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Review
Peer-Review Record

Effect of Nature Walks on Depression and Anxiety: A Systematic Review

Sustainability 2021, 13(7), 4015; https://doi.org/10.3390/su13074015
Reviewer 1: Anonymous
Reviewer 2: Alan Ewert
Sustainability 2021, 13(7), 4015; https://doi.org/10.3390/su13074015
Received: 5 March 2021 / Revised: 30 March 2021 / Accepted: 2 April 2021 / Published: 4 April 2021
(This article belongs to the Special Issue Psychological Benefits of Walking or Staying in Forest Areas)

Round 1

Reviewer 1 Report

The paper contain significant information. There is growing interest in the potential for nature-based activities to provide therapeutic  benefits. Nature-based interventions such as forest bathing are potentially cost-effective treatments that can provide multiple benefits and are potentially accessible to a range of people. Shinrin-yoku, or forest bathing, is a practice originating in Japan and now followed globally. There are many articles in which this topic is discussed.

In my opinion, the keywords do not seem to match well. I’m surprised that the authors used  "shinrin-yoku" and "swimming in the forest" as keywords. Because in the further part of the research, the authors ignore ". Shinrin-yoku "or" forest bathing when they are searching databases (why? it is not clear to me ).

I don’t understand, why  the authors chose retrieved with search terms as “nature” AND “walk” a they rejected term” forest “and “walk”. This is  my main concern with this paper.  Adding these entries in research databases, would increase the number of articles found. .

Authors give, that articles were excluded if they included other nature-based interventions (e.g., shinrin-yoku), despite this, later  5 articles were in a forest or woodland. This is for me not incomprehensible.

I have below comments for authors:

Lines:. 99-101 and 108-109- the aims of the work were repeated

In methods, it is not necessary to specify who what exactly what did. The reader is not interested in the division of the co - authors' work. This should be given in Author Contributions.

Author Response

Thank you for your helpful feedback. We have systematically revised our manuscript addressing the points you have raised (red texts in the manuscrip). We hope this revised paper is now acceptable for publication. We extend our sincere gratitude to you for your feedback that has significantly helped to strengthen the paper.

Reviewer 1’s comment 1 (1-1)
The paper contain significant information. There is growing interest in the potential for nature-based activities to provide therapeutic  benefits. Nature-based interventions such as forest bathing are potentially cost-effective treatments that can provide multiple benefits and are potentially accessible to a range of people. Shinrin-yoku, or forest bathing, is a practice originating in Japan and now followed globally. There are many articles in which this topic is discussed.
In my opinion, the keywords do not seem to match well. I’m surprised that the authors used  "shinrin-yoku" and "swimming in the forest" as keywords. Because in the further part of the research, the authors ignore ". Shinrin-yoku "or" forest bathing when they are searching databases (why? it is not clear to me ).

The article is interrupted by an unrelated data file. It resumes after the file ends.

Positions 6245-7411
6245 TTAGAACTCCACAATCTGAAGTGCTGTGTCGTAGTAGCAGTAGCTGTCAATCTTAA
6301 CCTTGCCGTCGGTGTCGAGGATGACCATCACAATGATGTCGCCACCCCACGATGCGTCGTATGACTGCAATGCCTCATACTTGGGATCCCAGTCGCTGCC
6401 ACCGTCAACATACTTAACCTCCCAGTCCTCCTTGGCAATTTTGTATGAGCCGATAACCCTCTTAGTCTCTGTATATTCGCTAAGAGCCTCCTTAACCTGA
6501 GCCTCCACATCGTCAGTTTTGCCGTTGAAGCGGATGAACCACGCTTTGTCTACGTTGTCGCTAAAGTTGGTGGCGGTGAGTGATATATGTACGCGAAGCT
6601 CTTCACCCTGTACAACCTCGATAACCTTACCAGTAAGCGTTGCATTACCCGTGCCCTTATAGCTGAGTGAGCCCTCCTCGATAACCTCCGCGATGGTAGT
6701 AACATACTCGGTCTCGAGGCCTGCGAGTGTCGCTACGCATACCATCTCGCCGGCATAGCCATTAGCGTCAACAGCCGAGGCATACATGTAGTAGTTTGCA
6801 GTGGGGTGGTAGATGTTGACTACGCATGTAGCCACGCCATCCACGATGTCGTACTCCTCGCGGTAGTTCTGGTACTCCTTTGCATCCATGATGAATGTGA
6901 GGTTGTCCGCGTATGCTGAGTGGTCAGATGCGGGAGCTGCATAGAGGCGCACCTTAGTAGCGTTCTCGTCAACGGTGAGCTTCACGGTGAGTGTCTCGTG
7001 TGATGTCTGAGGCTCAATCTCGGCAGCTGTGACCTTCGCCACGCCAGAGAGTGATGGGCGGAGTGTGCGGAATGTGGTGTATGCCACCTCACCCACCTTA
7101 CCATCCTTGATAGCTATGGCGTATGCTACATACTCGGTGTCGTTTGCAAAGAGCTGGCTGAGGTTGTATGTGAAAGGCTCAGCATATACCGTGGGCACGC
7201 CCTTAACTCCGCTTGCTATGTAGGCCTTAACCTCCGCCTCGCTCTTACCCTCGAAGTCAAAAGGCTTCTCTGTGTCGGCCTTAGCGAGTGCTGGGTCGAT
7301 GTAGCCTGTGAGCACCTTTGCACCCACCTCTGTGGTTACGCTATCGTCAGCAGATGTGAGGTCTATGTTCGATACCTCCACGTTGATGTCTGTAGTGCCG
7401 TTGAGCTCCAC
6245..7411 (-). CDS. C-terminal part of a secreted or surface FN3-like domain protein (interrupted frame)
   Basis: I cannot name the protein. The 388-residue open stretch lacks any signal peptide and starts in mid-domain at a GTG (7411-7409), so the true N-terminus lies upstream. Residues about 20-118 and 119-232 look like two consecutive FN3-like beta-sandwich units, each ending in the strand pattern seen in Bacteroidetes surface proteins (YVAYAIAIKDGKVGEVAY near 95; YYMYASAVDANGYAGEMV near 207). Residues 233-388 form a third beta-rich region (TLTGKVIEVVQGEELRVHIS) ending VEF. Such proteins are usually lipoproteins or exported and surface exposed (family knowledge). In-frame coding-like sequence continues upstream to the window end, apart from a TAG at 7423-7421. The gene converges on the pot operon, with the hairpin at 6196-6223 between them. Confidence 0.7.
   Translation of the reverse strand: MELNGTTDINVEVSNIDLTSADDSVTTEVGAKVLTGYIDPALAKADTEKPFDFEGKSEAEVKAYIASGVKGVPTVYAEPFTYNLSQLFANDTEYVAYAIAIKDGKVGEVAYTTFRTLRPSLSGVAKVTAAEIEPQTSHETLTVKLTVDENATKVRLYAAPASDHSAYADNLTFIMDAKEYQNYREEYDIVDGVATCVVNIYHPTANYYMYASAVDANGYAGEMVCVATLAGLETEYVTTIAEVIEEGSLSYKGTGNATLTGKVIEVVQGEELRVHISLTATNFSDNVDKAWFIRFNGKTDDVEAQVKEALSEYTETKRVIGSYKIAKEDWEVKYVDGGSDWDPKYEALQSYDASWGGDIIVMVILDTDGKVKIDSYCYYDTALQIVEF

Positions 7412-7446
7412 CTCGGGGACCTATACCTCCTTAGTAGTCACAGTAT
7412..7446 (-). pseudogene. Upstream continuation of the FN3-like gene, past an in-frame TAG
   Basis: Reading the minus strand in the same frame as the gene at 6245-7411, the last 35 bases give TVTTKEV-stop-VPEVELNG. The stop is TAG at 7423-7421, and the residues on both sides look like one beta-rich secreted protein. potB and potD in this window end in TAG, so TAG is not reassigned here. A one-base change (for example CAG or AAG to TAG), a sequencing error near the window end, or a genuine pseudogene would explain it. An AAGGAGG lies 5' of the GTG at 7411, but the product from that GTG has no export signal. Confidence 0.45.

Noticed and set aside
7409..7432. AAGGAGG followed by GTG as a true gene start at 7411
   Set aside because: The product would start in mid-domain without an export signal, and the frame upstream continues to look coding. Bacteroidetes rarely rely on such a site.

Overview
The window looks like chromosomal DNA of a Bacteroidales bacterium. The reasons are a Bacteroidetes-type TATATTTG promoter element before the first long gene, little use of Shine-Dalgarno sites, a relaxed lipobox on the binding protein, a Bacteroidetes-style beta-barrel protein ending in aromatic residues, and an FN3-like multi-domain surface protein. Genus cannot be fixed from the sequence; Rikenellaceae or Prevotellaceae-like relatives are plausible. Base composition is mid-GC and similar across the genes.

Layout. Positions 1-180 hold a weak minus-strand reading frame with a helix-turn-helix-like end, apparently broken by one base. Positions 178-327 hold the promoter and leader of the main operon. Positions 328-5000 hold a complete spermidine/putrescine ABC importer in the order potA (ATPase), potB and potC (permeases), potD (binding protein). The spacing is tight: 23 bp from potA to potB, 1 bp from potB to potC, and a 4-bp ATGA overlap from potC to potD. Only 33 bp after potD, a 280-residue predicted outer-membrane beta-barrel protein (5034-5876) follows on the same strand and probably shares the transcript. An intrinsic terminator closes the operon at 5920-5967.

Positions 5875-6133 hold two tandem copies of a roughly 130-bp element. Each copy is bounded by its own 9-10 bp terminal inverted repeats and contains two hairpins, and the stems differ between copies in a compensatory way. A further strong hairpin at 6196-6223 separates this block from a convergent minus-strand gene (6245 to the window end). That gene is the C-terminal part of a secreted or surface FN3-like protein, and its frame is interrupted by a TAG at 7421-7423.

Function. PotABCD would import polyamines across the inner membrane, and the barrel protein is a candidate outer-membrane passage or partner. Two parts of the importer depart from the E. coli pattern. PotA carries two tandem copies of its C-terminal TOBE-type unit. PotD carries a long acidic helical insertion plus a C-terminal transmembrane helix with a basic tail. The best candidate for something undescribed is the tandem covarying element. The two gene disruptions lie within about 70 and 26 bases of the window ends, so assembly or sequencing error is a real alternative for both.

Authors’ response 1-1
Thank you for your helpful feedback. In line with your comment, now the keyword “shinrin-yoku” is replaced with “nature walk”. We did not put “swimming in the forest” as a keyword.Now the keywords are: nature walk; state anxiety; PRISMA; nature-based intervention; review work. 
 


Reviewer 1’s comment 2 (1-2)
I don’t understand, why  the authors chose retrieved with search terms as “nature” AND “walk” a they rejected term” forest “and “walk”. This is  my main concern with this paper.  Adding these entries in research databases, would increase the number of articles found. .
Authors give, that articles were excluded if they included other nature-based interventions (e.g., shinrin-yoku), despite this, later  5 articles were in a forest or woodland. This is for me not incomprehensible.
 
Authors’ response 1-2
Thank you for your helpful suggestion. We added the term “forest” and identified 4 additional studies to be included. We also searched other terms such as grassland”, “coastal”, “greenspace” and “woodland”, however no eligible studies were identified. The whole paper was revised accordingly. 
 
 
Reviewer 1’s comment 3 (1-3)
I have below comments for authors:
Lines:. 99-101 and 108-109- the aims of the work were repeated
 
Authors’ response 1-3
In line with your comment, Lines 99-101 are now removed. 
 
 
Reviewer 1’s comment 4 (1-4)
In methods, it is not necessary to specify who what exactly what did. The reader is not interested in the division of the co - authors' work. This should be given in Author Contributions.
 
Authors’ response 1-4
Thank you for your helpful comment. We followed the current guidelines for systematic review, which recommend identifying who did what in the analysis (Cooper et al., 2018), therefore we would like to retmain those in the manuscript as well. This reference is now added to the paper. 
 
Cooper, C., Booth, A., Varley-Campbell, J. et al. Defining the process to literature searching in systematic reviews: a literature review of guidance and supporting studies. BMC Med Res Methodol 18, 85 (2018). https://doi.org/10.1186/s12874-018-0545-3

Reviewer 2 Report

Comments on Sustainability Article

 

  1. Why are keywords out of place? Please fix
  2. P. 2. So far there is a tendency to weave forest bathing into everything. Is this a manuscript about primarily forest bathing. If so, it should be in the title.